State of the Union…Sort Of

[written by Dhruv on June 25, 2008]

Well, it’s been a busy two months since we dropped the A320 bomb on everyone, in many ways. Alex and I have been hard at completing our respective university semesters, which wrapped up last month. Since then, we’ve both kept ourselves mind-numbingly occupied, both with XPJ-related work and with other pursuits. We have also taken some time to ourselves. Indeed, I’m writing this from seat 17A of a Northwest Airlines A330-323 winging its way across the North Atlantic on my way back from a 10-day soirée in Europe (in-seat AC power is a godsend…now if only Boeing hadn’t completely axed Connexion…). But I digress…

My European adventures carried me, among other places, to Paris, which for the non-aviation addicts amongst our readership (all three of you) houses La Musée de l’Air et l’Espàce at  Le Bourget Airport. I was fortunate enough to coordinate my travels to meet with XPFW’s Peter Meininger and take in the museum together. Together, we adventured our way around a full-size retired Boeing 747-128, and the piéce de resistance of the museum, Concordes 001 (the prototype) and F-BTSD (a production model which was in service with Air France until the type’s retirement in 2003). Having collaborated with Peter on various projects over the years, it was a welcome experience to finally shake hands with him. And yes, I’ll be honest – the backdrop didn’t hurt either. Photo of us from the museum are displayed below. I’ll leave it to you all to decide who’s who.

La Musée de l'Air et l'Espace

Amongst other things, Pete and I also talked shop about the 320. Things are still progressing well on the bird. The exterior model is inching its way closer to completion. I’ve spent the better part of this 8 hour excursion across the Pond playing around in Photoshop perfecting our base textures a bit more. I’ll admit – it’s a bit of a wrench giving up state secrets, but the key to our ability to mass-produce liveries in the manner that we do is that once the base textures are to a good level of completion, liveries are all-but academic. Now unfortunately, it’s the base textures themselves that take an age and a half to perfect! Anyway, I think I’m fairly good on the fuselage masters now, and the fruits of Alex’s and my labor is on display below [Click to zoom in on the nose section to get a better detail overview].

A320 Master

One can clearly see the details that he’s painstakingly fabricated for the kit, and at this point, I’m simply bandying around with the overall “feel” of the textures. Of course, the brilliant part about it all is I click two boxes in Photoshop, et voila! We go from blank white plane to liveried plane faster than one can say “V One”. Case in point presented below:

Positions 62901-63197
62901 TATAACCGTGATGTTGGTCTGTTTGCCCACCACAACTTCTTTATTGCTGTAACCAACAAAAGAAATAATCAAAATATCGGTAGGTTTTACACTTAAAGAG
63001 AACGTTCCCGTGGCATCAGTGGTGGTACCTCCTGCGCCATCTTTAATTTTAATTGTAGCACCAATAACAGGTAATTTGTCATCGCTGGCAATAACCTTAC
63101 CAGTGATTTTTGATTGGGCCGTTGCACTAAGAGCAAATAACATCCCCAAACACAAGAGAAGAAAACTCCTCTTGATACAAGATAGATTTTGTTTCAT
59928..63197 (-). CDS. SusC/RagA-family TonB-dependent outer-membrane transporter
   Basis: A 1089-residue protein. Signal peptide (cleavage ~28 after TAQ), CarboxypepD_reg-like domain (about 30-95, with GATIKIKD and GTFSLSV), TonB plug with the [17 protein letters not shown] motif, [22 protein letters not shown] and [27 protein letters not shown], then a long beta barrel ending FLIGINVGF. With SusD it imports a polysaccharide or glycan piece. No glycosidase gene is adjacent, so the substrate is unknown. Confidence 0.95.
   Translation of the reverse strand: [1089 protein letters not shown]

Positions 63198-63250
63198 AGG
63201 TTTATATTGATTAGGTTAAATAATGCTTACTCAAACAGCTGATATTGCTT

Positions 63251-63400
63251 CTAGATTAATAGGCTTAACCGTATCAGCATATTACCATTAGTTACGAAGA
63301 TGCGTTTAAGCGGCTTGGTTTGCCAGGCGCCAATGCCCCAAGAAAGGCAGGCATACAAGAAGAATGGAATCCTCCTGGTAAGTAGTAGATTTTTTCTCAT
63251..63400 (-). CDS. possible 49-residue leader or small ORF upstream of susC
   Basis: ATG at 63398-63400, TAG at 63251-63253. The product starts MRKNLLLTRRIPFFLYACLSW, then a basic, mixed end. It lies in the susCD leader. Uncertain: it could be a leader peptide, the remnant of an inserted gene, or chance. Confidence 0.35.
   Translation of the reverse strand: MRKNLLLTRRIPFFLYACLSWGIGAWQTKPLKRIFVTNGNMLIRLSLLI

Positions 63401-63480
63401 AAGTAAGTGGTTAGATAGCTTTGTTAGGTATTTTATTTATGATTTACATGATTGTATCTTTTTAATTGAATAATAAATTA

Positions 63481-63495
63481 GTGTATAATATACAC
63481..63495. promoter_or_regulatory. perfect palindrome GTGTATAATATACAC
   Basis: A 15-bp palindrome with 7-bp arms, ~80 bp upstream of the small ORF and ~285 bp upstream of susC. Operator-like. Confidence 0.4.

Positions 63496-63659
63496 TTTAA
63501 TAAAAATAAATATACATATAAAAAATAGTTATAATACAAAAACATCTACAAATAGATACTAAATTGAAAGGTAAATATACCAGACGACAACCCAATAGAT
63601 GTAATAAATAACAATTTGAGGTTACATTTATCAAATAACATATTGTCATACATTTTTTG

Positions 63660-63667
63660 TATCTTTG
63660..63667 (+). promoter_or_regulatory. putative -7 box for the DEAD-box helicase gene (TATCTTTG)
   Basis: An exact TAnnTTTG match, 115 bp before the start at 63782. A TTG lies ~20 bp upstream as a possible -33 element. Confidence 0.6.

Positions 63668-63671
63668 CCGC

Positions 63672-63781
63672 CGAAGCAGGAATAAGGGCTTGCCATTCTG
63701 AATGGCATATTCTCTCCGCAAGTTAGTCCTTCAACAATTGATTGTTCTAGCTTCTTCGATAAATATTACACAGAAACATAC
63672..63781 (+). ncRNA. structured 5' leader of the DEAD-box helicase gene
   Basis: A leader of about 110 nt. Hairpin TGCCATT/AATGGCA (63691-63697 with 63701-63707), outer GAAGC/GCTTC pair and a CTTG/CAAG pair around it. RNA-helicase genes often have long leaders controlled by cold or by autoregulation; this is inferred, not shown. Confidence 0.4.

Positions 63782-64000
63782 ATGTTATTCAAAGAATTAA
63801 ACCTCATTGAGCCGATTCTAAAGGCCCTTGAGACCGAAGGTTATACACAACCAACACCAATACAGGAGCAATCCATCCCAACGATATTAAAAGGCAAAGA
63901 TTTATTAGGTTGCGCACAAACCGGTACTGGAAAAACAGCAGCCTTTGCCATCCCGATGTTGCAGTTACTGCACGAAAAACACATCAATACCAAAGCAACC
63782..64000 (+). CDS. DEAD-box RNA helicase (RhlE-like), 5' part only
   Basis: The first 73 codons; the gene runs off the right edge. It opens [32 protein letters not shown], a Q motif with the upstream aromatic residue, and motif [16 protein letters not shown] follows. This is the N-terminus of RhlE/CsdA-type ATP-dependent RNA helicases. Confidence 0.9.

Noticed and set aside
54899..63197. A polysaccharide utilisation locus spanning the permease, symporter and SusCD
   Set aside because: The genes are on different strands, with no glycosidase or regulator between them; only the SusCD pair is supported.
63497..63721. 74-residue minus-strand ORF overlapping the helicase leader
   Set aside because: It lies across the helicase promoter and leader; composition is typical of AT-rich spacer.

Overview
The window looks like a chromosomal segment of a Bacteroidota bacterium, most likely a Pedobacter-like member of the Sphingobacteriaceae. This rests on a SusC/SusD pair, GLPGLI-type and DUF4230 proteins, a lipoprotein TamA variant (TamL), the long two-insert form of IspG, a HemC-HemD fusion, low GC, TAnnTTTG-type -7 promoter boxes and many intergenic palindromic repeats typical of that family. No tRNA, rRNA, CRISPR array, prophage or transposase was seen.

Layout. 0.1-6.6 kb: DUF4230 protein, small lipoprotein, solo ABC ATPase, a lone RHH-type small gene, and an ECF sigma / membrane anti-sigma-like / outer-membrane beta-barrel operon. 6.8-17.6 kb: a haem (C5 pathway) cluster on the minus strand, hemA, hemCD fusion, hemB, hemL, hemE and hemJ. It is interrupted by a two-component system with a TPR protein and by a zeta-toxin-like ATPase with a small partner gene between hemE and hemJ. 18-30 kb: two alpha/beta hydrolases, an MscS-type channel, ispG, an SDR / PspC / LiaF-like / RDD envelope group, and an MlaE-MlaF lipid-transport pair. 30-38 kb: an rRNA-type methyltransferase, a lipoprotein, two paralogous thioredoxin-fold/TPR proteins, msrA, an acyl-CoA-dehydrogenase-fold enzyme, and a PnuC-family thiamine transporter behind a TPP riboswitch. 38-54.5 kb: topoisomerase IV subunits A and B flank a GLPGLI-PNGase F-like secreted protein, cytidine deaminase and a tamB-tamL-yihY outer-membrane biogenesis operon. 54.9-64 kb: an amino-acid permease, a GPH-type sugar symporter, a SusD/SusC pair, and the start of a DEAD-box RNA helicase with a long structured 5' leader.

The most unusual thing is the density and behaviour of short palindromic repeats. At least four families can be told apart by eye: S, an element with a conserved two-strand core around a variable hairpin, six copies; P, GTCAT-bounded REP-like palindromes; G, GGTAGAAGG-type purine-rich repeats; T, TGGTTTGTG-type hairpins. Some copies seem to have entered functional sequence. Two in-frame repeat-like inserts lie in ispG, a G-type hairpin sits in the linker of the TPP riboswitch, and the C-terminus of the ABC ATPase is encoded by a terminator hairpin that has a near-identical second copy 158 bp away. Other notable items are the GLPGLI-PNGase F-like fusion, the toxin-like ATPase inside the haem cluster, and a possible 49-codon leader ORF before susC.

A320 NWA

What this means for you, the users, is that once we get the paint kit fully hammered down, Alex, Josh, and myself will be able to tackle a rather large number of liveries in short order (and indeed have already started doing so). I will also attempt to simplify the paint kit to the point where I can make a public version available for users to create their own repaints without too much hardship.

Now, I have to digress for a moment, because I’m getting ahead of myself. At this point, we’re multitasking a bit as well, and I’d like to officially clear up the rumors a bit. We’ve been rather coy about this in the past few months, but let the record finally state that the rumors are true:

We are indeed upgrading the 777 to be fully ready for X-Plane 9 with a completely new object-based exterior and a heavy feature set upgrade.

Couple of quick bullet points on that bombshell (for those who didn’t see it coming):

  • First and foremost, the plane will remain freeware. It started its life as such and will continue to be so.
  • Minimally, it will require X-Plane 9.20. There are a veritable ton of aircraft and instrumentation-specific features forthcoming of which the 777 will take full advantage.
  • As far as model variants go, just to keep ourselves sane, we’ll be continuing ahead with the -200ER to begin with, and then completing out the line. Thankfully, this will be far less of a chore now than it would have been had we attempted it with last summer’s release. X-Plane has come a long way in terms of keeping projects organized, and we’ve also streamlined our own development workflow a great deal in the past year (it’s the fact that we never really get the chance to single-mindedly attack a plane that keeps us from releasing stuff faster!). So yes, those of you waiting [im]patiently for ultra-long-range -200LR and -300ER models of the 777 will be granted your wishes eventually. Believe me, we want them as badly as you do!

I think I’ve sufficiently bored everyone enough with my rambling now, so I’m going to refrain from writing anything further at this point. We will spill more details on the 777 shortly as we’re heavily into fine-tuning the exterior model at the moment, and would much rather wait until we’re ready to declare the objects final before we show it off. I will, however, leave you with a small teaser: a full render of the new model from Blender:

Boeing 777

Thanks to all of you for your persistent commenting on the blog to date and for bearing with the silence for so long. It gives me the chance to do these long-winded addresses more often!


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